For the past several months, big numbers have been in the news. Since the bailouts started, we've heard words like "trillion" and phrases like "hundreds of billions" more often than ever before.
Included in the buzz is big money for rail travel, to which there is an upside and, we fear, a downside.
First, the up: Amtrak gets cash. As reported in our news pages awhile back, the administration's economic stimulus package included $1.3 billion in grants for Amtrak. That money is already on the way to being spent for various upgrades and deferred maintenance items.
Also on the upside, the Transportation Department gets to put $8 billion in the pipeline for grants to high-speed rail projects that are in various stages of planning around the country. According to the Obama administration's budget plan for 2010, the $8 billion in stimulus grants is to be followed by a five-year, $5 billion state grant program for high-speed rail.
That's $13 billion over a six-year period, more money than rail people are accustomed to seeing at one time, so the news is good.
The downside, however, is that high-speed rail travel is a big-number enterprise. To put things in perspective, Amtrak will be spending $105 million to replace a single bridge. Some high-speed rail proposals are based on construction costs of $20 million a mile, or more.
The higher the speed, the higher the number.
For a system offering a top speed of 220 mph on the 500-mile route between Los Angeles and San Francisco, for example, planners are estimating construction costs of $33 billion.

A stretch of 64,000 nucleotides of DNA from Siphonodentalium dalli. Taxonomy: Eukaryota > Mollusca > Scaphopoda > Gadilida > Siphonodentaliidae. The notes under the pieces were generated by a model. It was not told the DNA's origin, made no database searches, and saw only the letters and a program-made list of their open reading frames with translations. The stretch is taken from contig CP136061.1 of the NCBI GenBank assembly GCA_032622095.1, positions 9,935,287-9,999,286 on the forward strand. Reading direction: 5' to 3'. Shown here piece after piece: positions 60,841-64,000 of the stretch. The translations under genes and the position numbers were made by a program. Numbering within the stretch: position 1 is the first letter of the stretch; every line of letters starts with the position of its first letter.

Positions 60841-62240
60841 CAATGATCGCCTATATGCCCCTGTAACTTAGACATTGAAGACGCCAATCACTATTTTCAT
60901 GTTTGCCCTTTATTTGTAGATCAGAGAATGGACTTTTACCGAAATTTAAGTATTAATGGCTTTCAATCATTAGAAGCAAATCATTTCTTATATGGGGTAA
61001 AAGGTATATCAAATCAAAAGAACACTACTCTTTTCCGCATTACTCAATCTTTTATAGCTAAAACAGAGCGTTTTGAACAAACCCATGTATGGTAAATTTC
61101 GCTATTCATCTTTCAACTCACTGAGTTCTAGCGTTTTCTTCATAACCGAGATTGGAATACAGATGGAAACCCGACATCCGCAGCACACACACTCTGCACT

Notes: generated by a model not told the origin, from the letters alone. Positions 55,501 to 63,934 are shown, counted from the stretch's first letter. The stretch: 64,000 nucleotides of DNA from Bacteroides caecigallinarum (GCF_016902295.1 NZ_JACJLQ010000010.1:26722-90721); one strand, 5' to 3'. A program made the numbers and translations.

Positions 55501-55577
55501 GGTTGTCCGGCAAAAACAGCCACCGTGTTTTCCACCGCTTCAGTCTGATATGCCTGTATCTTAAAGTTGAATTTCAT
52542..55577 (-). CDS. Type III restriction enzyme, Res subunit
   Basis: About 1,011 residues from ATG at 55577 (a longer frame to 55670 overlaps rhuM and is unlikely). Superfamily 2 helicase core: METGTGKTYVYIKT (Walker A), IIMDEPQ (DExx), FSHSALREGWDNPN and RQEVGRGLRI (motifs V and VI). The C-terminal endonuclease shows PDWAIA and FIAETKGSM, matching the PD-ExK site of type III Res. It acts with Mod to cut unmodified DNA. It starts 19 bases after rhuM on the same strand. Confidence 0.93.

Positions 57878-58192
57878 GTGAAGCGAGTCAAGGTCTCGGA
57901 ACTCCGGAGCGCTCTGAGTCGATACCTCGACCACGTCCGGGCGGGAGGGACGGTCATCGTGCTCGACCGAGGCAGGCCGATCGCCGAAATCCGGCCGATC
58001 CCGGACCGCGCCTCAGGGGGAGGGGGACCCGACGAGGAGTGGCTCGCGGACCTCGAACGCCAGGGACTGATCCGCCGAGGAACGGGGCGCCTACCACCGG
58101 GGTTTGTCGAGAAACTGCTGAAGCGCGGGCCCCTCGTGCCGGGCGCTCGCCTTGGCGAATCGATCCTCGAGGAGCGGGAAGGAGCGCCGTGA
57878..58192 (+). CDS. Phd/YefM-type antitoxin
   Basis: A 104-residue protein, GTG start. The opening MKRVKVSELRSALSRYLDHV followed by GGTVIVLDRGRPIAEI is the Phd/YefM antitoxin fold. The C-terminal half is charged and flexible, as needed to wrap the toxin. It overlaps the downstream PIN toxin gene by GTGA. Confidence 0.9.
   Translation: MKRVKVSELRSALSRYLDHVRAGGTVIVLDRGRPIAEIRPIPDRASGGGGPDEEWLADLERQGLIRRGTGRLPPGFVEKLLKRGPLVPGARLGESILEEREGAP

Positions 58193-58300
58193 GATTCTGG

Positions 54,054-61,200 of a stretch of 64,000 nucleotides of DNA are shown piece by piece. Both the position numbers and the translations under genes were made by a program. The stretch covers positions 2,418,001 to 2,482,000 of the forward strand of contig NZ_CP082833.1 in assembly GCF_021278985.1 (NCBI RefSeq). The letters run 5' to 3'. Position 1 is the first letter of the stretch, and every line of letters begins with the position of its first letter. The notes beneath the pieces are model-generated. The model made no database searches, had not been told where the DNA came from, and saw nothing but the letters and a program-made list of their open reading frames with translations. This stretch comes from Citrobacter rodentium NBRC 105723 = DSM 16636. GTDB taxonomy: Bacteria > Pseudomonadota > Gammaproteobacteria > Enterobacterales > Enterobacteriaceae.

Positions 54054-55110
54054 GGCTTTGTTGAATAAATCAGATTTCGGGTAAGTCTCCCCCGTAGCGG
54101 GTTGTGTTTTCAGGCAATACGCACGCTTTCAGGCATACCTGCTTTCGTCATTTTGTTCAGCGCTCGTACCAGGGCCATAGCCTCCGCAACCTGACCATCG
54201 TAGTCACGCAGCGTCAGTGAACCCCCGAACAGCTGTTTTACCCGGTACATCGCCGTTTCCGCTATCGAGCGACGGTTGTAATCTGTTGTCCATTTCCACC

There are similar projects under study in several other corridors around the country, including routes within Texas, within Florida and radiating from Chicago to key cities in the Midwest -- and that's just for starters.
So while $13 billion might get a lot of hopes up in the near term, it will only cover a fraction of what the states say they need.
If the government wants to keep this up, it's going to need a continuing funding source that will put money into this pipeline on an ongoing basis, much as the DOT draws on designated funds for highways, transit, airports and air traffic control.
As students of this issue have pointed out countless times, federal outlays for Amtrak and for rail travel infrastructure come from general funds. That means rail projects have to compete with nontransportation projects of all kinds, including national defense, education, health care, missions to Mars and everything else.
That's not the case with airport and highway projects, which rely on revenue streams from dedicated taxes that go into so-called trust funds. Highway projects only have to compete with other highway projects.
Unfortunately, the government hasn't been taking very good care of the Highway Trust Fund. Congress has been spending about $40 billion a year from that fund, and that's more than it's taking in from the gasoline tax.
For many years there has been a chorus of voices in Washington that the federal gas tax is too low and that a higher tax would encourage fuel efficiency, reduce our dependence on fossil fuels, contribute to cleaner air and help reduce global warming.
To that chorus we can add this line of harmony: An increase in the tax would contribute to those goals and make additional funds available for high-speed rail.
Sing it out.